The Bricklin and Car Safety and the frame of a Bricklin.
The Bricklin was sold as a safety car. The frame across the passenger compartment came up to bumper height. There is a beam in the door for more protection for the passengers. This is more protection then was given in any car of the time. My design for the gull wing doors had the doors interlock with the frame. The ends of the beam in the door would stick out of the door in the blue area where they would not be seen. As you can see on the other door in that area there is no beam part of the beam coming out of the door to interlock with the frame. Door latches use to be on the outside of the door. They were put inside the door sheeting so that door would have to be torn for another car to penetrate the passenger compartment. For reference look at the picture Opel Kadett Wagon that was at well over 30 miles an hour side impact. The only thing that kept the truck out of the passenger compartment was the door latch. The V were the door bolt goes inside of the door skin is the stretching point for the whole side of the car. (I had a half a second to brace a brought my shoulders up and only the top of the skull impacted the door. This is why we now have side air bags in some cars.) Still this allowed the truck to penetrate to the point of pushing the seat over. This is not even considering 4 door cars where the 2 doors width is as about as wide as the front of some cars. These should have a system of interlocks that do not have much give to allow for as little penetration into the car as possible.
The Bricklin interior and under the hood.
The engines and the transmissions that the Bricklin used were what could be bought from the auto makers. I the case of his last engine and transmission. The ones from Ford they received the 351 cubic inch Windsor not the 351 cubic inch Cleveland which was the powerhouse engine. The 351 engine is of the family of small block fords that started with the 221 in the early 1960s. This family progress through the following sizes 221 260 289 302 351. This is why a new head was need for high output engines. The Cleveland is very close to being a polyspherical head with much larger valves. The top of the valve covers are much wider on the Cleveland than on the Windsor. The transmission was the Ford FMX automatic transmission not the C-4 or the C-6. The manual for the 1974 Fords say that the FMX transmission was not to be used for taxis or postal delivery cars. Warranty covers normal use and racing is not normal use. If extra restriction are put on there must be at least a more than normal limiting point to the power usage that the transmission can stand. Driving it as if it was a sports car could be a problem. The FM was a cast steel body that cracked under heavy load. There is only a couple of reasons that one might choose these two not know any better, easy of getting them to the plant in Canada, or it is all they would sell them. Since they are both made there and not in the United States. Past a point the parts should be made by the one making the car otherwise one can not count on the best or to be told what the best is.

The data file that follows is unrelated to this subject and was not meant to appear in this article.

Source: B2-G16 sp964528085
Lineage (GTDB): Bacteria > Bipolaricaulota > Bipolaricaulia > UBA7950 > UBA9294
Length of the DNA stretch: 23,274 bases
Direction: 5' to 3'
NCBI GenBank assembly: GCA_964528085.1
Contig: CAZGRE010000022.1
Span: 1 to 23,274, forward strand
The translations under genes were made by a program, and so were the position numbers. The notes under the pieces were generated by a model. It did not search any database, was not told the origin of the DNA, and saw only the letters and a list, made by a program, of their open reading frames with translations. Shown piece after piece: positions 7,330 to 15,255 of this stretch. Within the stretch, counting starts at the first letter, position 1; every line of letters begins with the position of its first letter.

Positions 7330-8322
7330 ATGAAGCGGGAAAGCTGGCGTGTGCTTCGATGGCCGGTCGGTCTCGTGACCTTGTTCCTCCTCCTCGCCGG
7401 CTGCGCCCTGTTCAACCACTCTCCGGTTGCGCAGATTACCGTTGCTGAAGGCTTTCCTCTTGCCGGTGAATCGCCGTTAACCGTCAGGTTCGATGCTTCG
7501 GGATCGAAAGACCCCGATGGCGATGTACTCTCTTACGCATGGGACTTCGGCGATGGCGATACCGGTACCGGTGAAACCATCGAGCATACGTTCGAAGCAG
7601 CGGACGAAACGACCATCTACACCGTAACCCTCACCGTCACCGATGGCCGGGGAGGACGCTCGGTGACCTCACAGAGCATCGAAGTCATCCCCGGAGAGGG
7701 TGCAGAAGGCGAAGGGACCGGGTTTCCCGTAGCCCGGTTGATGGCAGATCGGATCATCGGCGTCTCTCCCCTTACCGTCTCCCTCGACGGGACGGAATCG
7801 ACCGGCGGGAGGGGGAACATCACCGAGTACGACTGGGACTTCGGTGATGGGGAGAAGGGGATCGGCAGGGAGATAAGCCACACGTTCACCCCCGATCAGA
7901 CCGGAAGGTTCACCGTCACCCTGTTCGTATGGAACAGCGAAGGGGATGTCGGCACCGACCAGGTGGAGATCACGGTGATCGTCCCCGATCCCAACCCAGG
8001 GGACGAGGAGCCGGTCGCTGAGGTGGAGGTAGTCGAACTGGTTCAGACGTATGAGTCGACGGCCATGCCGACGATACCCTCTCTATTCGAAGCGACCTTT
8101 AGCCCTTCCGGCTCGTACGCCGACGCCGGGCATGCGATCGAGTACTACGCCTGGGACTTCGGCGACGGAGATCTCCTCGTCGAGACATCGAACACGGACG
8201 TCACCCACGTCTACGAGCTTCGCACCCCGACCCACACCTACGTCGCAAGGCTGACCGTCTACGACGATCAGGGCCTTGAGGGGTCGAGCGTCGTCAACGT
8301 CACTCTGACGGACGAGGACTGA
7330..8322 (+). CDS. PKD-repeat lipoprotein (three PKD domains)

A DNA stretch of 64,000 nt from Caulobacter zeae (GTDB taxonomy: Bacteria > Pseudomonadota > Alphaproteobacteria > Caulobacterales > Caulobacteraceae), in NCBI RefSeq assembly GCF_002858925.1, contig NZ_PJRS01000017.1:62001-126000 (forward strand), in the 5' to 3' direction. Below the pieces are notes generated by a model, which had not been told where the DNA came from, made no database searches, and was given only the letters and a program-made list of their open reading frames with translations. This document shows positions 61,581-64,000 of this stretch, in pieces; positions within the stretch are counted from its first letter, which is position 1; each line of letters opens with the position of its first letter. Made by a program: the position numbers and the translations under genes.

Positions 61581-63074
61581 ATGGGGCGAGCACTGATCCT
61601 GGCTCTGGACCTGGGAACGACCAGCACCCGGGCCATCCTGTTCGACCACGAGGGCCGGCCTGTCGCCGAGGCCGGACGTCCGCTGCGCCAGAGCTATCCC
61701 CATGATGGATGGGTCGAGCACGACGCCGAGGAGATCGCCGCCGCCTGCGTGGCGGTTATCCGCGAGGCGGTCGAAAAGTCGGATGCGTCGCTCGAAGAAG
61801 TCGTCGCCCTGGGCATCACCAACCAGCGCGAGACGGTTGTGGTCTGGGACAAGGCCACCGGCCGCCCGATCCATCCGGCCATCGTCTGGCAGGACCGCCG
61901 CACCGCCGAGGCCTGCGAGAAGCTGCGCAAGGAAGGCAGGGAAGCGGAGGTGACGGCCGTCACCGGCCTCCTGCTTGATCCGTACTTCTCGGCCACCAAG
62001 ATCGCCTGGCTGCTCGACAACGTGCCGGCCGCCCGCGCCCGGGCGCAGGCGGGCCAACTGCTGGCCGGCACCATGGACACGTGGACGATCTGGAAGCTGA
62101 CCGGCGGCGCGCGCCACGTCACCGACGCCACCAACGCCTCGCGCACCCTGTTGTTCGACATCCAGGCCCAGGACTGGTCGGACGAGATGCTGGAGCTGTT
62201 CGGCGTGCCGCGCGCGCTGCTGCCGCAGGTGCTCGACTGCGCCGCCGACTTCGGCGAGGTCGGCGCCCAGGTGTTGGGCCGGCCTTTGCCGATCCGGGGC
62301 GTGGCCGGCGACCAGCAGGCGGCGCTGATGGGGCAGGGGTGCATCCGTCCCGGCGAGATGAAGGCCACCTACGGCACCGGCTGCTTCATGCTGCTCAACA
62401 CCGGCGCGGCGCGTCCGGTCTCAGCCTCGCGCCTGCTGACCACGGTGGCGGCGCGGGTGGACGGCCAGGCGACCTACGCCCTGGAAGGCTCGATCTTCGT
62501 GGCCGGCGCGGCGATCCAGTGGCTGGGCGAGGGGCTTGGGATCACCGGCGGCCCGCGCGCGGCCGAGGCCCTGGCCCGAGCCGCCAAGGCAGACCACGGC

The seat set low in the car because of relying on the beam below the door for most of the protection from side impact. The use of an interlocking door beam in my design did not require this. I like the use of the beam below the door my first design had two beams side by side at floor level not stacked up. The dash is much the same as my Mustang only not as well color coordinated. The automatic transmission shifter is one sold for use by someone who wants to switch to a floor mounted shifter.